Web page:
By Elena Shao
On Oct. 2, the Associated Students of Stanford University (ASSU) reintroduced the goals for its cabinet positions this year, with one of the positions being the newly created ASSU Director of Academic Freedom. Among the position’s stated goals is to work with University administration to ensure free exchange of ideas while making sure speakers invited by student groups uphold the Honor Code and Fundamental Standard.
The position, currently occupied by fifth-year graduate student Zintis Inde, will participate in the newly established Working Group on Funding Policies and work to “identify potential threats to student research, such as changes to federal funding of studies and fellowships that focus on controversial topics,” according to the ASSU website.
Inde will also be working closely with the Office of Community Standards (OCS) and administrators including Vice Provost of Student Affairs Susie Brubaker-Cole and Associate Dean and Director of Student Activities and Leadership (SAL) Nanci Howe.
The creation of this new cabinet position in the ASSU comes on the heels of recent debates over free speech sparked by controversial on-campus speakers. In the past year, Jihad Watch director Robert Spencer and Turning Point USA representatives Charlie Kirk and Candace Owens visited Stanford. Last year’s Cardinal Conversations initiative, launched by President Marc Tessier-Lavigne and Provost Persis Drell with the intent of encouraging a diverse exchange of ideas in intellectual discourse, also stirred campus debate, particularly with the invitation of political scientist Charles Murray.
“We’re hoping to work in a proactive way to examine and refine free speech policies on campus to reflect the current climate and our values as a community,” Inde wrote in an email to The Daily. “As a first step, this means I’ll be reaching out to VSOs [Voluntary Student Organizations] to hear from them about how University and ASSU policies affect their approaches to free speech and academic freedom.”
In an email to The Daily, ASSU President Shanta Katipamula ’19 wrote that the Director of Academic Freedom is an advocacy role, stating that the ASSU is not able to make policy decisions beyond their own internal policies.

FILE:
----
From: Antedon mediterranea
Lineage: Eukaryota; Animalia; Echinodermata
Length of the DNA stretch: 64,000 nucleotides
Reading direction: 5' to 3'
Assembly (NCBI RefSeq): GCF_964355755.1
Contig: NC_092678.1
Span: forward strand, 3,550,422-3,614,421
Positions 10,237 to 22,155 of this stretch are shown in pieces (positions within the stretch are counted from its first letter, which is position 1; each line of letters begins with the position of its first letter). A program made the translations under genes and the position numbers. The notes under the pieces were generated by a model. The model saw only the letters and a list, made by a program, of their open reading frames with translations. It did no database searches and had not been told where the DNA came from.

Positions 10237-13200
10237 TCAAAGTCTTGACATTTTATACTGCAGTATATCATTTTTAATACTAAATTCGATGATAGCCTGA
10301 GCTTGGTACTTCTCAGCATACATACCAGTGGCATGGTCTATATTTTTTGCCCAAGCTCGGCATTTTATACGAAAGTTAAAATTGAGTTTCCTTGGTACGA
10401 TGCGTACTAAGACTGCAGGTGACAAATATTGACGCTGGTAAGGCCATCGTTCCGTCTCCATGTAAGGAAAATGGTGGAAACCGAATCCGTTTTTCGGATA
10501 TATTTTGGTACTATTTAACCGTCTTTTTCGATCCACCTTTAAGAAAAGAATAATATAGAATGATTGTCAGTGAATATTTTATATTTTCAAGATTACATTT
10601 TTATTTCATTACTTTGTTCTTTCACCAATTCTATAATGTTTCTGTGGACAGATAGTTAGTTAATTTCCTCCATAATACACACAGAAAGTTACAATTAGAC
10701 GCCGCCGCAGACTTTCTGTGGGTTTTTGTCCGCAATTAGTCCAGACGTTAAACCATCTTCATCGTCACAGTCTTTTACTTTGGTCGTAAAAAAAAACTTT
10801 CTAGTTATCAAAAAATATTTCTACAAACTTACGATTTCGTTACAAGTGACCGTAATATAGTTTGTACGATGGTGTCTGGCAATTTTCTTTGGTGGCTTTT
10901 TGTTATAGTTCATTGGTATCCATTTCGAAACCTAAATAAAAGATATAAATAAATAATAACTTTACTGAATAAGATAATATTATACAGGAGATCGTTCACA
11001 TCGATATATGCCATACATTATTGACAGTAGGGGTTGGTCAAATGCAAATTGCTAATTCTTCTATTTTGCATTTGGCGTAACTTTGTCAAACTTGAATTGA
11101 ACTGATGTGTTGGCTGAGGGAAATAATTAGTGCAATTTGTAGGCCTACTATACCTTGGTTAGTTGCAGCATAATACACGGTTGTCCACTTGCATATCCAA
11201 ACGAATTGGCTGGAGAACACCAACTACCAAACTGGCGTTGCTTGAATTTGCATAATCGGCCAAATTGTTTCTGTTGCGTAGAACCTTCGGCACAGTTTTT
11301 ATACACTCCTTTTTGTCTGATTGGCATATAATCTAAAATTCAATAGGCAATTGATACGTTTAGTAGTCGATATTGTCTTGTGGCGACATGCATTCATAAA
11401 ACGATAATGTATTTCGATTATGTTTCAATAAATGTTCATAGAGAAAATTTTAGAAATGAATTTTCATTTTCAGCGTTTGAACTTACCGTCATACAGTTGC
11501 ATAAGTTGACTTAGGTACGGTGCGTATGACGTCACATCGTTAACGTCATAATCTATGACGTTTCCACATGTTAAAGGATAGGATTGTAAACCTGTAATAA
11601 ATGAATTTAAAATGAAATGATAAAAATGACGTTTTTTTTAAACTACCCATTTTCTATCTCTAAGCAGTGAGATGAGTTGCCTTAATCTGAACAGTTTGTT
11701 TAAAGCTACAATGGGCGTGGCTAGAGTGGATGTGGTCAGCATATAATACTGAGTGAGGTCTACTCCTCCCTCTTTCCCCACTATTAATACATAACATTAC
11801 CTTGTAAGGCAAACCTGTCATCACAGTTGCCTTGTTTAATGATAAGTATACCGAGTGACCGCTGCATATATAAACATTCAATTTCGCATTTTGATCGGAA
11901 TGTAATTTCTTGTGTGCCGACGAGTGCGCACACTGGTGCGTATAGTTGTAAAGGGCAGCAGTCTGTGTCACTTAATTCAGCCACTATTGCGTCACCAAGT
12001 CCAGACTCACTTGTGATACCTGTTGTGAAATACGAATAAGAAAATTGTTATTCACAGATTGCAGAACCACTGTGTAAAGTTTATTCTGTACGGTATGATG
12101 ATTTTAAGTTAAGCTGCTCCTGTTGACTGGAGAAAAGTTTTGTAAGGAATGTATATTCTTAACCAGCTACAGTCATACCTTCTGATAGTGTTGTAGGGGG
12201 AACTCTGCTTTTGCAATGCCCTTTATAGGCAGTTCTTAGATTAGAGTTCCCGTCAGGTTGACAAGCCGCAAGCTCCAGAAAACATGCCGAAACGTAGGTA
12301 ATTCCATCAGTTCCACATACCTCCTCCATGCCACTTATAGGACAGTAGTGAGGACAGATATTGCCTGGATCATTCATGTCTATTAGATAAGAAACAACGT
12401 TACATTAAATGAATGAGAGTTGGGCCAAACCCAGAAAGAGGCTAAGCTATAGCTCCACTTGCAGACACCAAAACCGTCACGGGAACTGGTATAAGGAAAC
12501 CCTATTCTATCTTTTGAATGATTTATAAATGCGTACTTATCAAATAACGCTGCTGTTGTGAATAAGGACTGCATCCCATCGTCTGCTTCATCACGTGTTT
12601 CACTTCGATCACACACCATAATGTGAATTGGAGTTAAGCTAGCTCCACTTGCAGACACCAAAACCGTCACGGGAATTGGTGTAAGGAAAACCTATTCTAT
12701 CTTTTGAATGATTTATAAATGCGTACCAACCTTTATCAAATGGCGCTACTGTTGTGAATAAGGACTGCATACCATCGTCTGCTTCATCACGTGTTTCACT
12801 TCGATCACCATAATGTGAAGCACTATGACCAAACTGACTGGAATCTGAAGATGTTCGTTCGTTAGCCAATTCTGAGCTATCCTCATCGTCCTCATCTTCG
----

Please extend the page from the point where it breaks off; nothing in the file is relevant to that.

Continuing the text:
Inde also wrote that he will avoid personally making any decisions or recommendations about specific speakers or events.
“Instead, what we’d like to be able to do is proactively establish policies and guidelines that can be applied fairly by the Undergrad Senate and GSC [Graduate Student Council] to all groups applying for funding and ensure a healthy culture of free speech on campus.”
Criticisms of the new position
Ahead of Robert Spencer’s visit last November, University President Marc Tessier-Lavigne and Provost Persis Drell released a statement on Notes from the Quad about free speech and inclusion on campus. In the post, they reiterated the University’s Statement on Academic Freedom as well as the University’s commitment to encouraging free speech, both in the form of speakers allowed on campus and protests against those speakers.
“When organizations within our community genuinely want to hear an outside speaker, we support their efforts as long as University policies are followed,” the post stated. “We also firmly support the rights of all members of the University community to protest peacefully against opinions with which they disagree.”
Stanford College Republicans (SCR) member Michael Whittaker ’20 referenced the controversy over the funding of the Spencer and TPUSA events, both organized by SCR, as the reason for a “crackdown on a resurgent and revitalized student Right, who caught the progressive power structure flat-footed last year.”
In response to claims that the ASSU may now have the ability to stop the funding of certain events, Katipamula said that the position does not have to power to prevent any speaker from coming to campus.
“The ASSU cannot limit a student group’s access to funds based on the content of their speech — that has been the view of the last several ASSU leadership groups, and its one that we share.”
Whittaker specifically referred to the Director of Academic Freedom position as a “countermeasure” meant to restrict freedom of speech and prevent conservative student groups on campus from inviting controversial speakers to speak on campus.
“Thinly veiled behind the newspeak is the true goal,” Whittaker wrote in an email to The Daily, “to defund and obstruct controversial speakers who offend the sensibilities of the pantheon of diversity.”
SCR Vice President Philip Eykamp ’20 stood in support of Whittaker, speaking on behalf of the organization.
“We find the position of ‘Director of Academic Freedom’ to be by its nature Orwellian,” he wrote in an email to The Daily. “Academic freedom should be a fairly simple issue of protecting free speech and discourse on college campuses, and thus the introduction of a regulatory position to cover the issue raises concerns for us about the potential inhibition of academic freedom inherent to this role.”
Katipamula told The Daily that the position was not directly created in response to any specific event or controversy.
“We felt that both the campus and national climate led to students wanting to more thoughtfully and meaningfully engage with these issues.” she wrote. “It was not created in response to any particular event, but rather a broader identified campus need.”
This article has been edited to reflect that the Executive Update reintroduced the goals for the ASSU cabinet positions, not the announcement of them. The Daily regrets this error.
Contact Elena Shao at eshao98 ‘at’ stanford.edu.